Evaluation of the developmental toxicity of chlorinated phenols utilizing Hydra attenuata and postimplantation rat embryos in culture Academic Article uri icon

abstract

  • Chlorinated phenols (CPs) represent a major component of hazardous oily and wood-preserving wastes that are widely distributed in chemical dumpsites throughout the United States. Pentachlorophenol (C5P) has been reported to be highly embryolethal and embryotoxic in rats. However, data pertaining to the developmental toxicities of other important CPs are limited. In this study, the toxicities of phenol, CP homologues and their isomers, selected phenyl acetates, anisoles, sodium phenates, and tetrachlorobenzoquinones (a total of 38 chemicals) were evaluated using cultures of Hydra attenuata (HA). Developmental hazard index (A/D ratio) was determined for selected test chemicals (i.e., those chemicals which resulted in an early toxic endpoint at the lowest whole-log concentration in the adult hydra assay). These same chemicals were evaluated at equimolar concentration in postimplantation rat whole embryo culture (WEC). HA and WEC studies demonstrated a linear relationship between toxicity and the degree of chlorine substitution with C5P greater than 2,3,4,5-C4P greater than 2,3,5-C3P greater than 3,5-C2P greater than 4-CP greater than phenol. The A/D ratios from the HA assay were approximately 1 for all of the chemicals tested. Findings from the WEC assay indicated similar results based on growth, gross morphology, and DNA and protein content of embryos. The results obtained in the HA and WEC assays suggest that the chlorinated phenols are not potent teratogens. The combination of HA and WEC may facilitate the rapid detection and ranking of hazardous chemicals associated with complex mixtures of chemical wastes.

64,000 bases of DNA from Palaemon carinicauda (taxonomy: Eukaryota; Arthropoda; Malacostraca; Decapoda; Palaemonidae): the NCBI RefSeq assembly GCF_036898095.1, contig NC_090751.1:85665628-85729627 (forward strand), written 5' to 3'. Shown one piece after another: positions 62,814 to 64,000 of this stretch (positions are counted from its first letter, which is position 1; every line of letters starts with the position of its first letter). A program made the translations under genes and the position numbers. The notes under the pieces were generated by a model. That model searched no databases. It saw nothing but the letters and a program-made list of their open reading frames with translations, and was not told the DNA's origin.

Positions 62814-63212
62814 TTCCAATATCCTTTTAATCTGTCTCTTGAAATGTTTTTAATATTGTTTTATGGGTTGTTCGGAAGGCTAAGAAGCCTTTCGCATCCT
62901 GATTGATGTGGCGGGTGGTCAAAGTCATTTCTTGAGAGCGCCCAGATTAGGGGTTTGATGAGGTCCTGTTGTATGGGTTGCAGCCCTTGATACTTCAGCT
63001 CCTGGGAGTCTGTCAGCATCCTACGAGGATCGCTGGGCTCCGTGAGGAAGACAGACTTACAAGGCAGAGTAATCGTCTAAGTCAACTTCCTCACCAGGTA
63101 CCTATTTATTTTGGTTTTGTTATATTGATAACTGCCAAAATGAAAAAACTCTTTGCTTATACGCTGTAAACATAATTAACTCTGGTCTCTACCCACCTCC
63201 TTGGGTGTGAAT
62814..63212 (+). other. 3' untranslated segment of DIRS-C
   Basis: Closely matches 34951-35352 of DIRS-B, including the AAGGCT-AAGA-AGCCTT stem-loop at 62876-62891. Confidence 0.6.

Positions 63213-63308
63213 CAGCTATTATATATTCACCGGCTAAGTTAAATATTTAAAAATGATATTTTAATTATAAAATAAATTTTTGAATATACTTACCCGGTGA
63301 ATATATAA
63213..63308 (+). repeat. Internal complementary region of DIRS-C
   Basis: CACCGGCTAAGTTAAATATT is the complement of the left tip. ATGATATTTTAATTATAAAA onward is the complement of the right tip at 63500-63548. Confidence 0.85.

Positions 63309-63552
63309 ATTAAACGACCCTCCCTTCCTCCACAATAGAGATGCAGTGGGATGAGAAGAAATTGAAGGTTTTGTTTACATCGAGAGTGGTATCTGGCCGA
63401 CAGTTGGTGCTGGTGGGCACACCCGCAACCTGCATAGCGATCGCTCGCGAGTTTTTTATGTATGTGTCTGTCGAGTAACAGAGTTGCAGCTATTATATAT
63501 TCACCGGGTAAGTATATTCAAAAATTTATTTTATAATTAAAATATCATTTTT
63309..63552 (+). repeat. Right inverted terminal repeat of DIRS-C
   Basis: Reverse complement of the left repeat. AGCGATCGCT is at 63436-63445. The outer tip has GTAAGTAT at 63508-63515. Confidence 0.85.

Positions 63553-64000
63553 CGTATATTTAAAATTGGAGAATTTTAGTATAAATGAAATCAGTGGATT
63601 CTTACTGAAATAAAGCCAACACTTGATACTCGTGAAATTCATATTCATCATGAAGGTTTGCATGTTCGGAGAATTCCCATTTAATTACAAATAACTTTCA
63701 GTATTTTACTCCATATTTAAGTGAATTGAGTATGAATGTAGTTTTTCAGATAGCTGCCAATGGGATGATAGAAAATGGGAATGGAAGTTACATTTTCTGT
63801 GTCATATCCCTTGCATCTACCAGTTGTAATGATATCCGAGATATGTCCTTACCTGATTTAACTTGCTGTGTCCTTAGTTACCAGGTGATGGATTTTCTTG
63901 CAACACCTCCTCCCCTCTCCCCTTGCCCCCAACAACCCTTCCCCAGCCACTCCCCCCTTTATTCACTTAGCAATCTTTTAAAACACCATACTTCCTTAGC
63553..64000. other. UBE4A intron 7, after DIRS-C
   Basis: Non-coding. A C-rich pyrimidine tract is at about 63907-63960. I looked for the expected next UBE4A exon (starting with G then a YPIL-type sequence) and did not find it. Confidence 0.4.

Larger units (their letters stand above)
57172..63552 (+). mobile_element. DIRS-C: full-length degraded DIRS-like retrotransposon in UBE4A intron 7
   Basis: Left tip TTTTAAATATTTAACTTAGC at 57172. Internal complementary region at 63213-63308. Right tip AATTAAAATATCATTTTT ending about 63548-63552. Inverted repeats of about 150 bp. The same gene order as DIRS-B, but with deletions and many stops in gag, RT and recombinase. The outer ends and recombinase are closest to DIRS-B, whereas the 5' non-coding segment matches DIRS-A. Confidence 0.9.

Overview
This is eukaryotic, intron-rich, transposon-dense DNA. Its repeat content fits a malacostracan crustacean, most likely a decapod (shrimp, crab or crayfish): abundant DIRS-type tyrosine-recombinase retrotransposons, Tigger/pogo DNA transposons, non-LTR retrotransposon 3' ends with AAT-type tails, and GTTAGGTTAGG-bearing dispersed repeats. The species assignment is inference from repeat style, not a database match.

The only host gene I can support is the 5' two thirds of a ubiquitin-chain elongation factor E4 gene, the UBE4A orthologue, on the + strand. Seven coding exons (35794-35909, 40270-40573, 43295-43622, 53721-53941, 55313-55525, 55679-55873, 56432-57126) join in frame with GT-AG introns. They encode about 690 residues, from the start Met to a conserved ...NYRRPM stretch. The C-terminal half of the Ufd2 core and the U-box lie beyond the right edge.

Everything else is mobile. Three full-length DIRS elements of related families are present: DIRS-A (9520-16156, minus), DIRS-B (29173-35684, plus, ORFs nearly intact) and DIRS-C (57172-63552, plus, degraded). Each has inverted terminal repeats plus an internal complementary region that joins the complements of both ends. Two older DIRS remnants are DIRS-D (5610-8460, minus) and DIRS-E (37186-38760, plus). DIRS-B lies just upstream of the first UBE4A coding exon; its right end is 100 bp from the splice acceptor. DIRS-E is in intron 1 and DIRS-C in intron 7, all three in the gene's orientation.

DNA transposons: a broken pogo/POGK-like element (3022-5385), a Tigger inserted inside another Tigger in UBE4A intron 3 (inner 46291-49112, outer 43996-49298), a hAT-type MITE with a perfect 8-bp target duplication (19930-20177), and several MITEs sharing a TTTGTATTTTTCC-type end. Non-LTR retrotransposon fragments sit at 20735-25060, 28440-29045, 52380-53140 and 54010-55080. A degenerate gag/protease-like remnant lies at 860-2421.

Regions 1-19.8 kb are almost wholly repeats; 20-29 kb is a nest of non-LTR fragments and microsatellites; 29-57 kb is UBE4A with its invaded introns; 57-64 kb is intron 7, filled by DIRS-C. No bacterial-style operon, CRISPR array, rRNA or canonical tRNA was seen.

altmetric score

  • 6

author list (cited authors)

  • Mayura, K., Smith, E. E., Clement, B. A., & Phillips, T. D.

citation count

  • 28

complete list of authors

  • Mayura, K||Smith, EE||Clement, BA||Phillips, TD

publication date

  • April 1991